Japan Geoscience Union Meeting 2015

Presentation information


Symbol S (Solid Earth Sciences) » S-SS Seismology

[S-SS29] Fault Rheology and Earthquake Dynamics

Sun. May 24, 2015 6:15 PM - 7:30 PM Convention Hall (2F)

Convener:*Wataru Tanikawa(Japan Agency for Marine-Earth Science and Technology, Kochi Instutute for Core Sample Research), Takeshi Iinuma(International Research Institute of Disaster Science, Tohoku University), Yuta Mitsui(Department of Geosciences, Graduate School of Science, Shizuoka University), Hideki Mukoyoshi(Department of Geoscience Interdisciplinary Graduate School of Science and Engineering, Shimane University)

6:15 PM - 7:30 PM

[SSS29-P13] Relations between wide-area gravity changes and earthquake activity

Kyohei YAMADA1, *Yuta MITSUI2 (1.Faculty of Science, Shizuoka University, 2.Institute of Geosciences, Shizuoka University)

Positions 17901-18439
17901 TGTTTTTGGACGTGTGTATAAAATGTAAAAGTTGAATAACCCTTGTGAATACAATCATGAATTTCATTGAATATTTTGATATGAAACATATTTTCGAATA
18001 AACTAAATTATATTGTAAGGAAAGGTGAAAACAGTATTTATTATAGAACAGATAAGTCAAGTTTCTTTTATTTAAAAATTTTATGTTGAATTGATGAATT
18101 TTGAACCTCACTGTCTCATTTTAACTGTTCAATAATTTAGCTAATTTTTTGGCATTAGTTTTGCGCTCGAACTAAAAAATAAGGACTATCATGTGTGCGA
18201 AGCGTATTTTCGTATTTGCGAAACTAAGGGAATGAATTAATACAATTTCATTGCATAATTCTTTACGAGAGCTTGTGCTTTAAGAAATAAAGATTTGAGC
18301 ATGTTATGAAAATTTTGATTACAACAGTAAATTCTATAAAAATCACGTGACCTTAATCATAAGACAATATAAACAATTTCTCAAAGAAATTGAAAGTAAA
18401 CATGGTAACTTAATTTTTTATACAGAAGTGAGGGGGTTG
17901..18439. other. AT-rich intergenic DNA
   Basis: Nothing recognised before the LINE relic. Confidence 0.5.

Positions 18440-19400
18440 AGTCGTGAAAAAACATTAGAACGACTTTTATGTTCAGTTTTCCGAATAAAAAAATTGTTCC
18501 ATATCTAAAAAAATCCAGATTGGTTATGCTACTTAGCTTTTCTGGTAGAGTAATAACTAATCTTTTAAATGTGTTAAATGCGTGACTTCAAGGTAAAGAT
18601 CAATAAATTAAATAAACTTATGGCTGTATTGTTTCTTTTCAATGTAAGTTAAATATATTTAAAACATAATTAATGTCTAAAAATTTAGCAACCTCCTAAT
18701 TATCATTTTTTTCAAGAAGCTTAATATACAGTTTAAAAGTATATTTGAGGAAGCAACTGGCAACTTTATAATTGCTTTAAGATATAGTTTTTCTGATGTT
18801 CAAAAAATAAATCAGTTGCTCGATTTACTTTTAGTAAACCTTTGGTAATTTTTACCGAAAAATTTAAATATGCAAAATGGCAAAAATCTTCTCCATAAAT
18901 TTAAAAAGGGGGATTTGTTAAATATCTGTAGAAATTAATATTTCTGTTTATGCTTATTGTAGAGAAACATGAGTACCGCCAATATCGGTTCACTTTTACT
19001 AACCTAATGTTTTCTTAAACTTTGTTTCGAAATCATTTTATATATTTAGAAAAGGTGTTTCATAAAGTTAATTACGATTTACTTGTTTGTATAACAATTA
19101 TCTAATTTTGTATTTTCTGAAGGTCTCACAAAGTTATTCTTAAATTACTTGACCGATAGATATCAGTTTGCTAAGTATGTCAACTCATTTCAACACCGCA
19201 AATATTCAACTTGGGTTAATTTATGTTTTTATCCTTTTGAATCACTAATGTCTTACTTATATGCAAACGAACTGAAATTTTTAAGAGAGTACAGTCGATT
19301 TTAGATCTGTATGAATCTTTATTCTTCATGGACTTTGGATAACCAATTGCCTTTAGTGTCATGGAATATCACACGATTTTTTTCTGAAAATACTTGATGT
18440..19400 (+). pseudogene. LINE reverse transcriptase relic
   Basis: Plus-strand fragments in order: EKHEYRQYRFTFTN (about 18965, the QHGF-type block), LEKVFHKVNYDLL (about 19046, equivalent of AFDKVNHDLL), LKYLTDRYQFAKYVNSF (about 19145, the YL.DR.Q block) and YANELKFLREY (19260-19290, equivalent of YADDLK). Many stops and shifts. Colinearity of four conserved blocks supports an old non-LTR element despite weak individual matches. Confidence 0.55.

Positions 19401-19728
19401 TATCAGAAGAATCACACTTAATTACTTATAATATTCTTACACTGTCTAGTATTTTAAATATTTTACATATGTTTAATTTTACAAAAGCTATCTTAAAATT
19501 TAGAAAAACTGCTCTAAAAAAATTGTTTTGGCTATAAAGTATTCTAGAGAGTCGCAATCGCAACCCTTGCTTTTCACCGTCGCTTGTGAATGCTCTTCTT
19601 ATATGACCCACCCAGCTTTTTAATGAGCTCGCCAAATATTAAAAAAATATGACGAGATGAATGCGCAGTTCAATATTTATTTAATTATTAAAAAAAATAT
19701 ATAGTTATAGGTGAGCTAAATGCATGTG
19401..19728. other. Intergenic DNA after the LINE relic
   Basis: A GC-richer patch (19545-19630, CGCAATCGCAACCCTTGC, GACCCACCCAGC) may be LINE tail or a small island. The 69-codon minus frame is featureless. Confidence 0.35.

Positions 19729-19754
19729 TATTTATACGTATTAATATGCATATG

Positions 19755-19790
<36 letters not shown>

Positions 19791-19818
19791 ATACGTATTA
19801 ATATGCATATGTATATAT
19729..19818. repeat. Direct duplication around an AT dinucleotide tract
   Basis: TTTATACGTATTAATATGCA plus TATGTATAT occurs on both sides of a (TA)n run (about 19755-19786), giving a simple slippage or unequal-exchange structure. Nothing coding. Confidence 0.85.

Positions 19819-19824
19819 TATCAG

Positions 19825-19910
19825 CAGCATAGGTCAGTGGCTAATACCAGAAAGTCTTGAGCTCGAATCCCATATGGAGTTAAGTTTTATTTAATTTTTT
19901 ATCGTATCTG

Keywords:Gravity, Seismicity, Induced earthquake, Surface load, Pore fluid pressure

We made gravity time series over the world every one month from 2002 to 2014 based on data of the satellite gravity mission GRACE (Gravity Recovery and Clime Experiment). To investigate relations between gravity change and seismic activity, four observation areas (Red Sea, Chile, Tibet and Alaska) were selected. Using seismic activity data of these areas, We counted the earthquake occurrence numbers every one month. A correlative analysis of the gravity changes and the earthquake number of times enabled us to find out that there is a weak correlation between the gravity changes and the earthquake number of times only for the Alaska area. We owed the correlation to some mechanisms of the gravity change leading to the earthquake occurrence in Alaska. Referring to a preceding study about induced earthquakes (Ellsworth, 2013), We investigate two typical mechanisms (fault stress changes due to surface loads by fluid mass increases or reduces in fault friction due to fluid pressure injection). As a result, we consider that the reduction of fault friction by the fluid pressure injection caused the earthquakes, particularly in the northern area of Alaska (>63N) where strike-slip fault mechanisms dominate.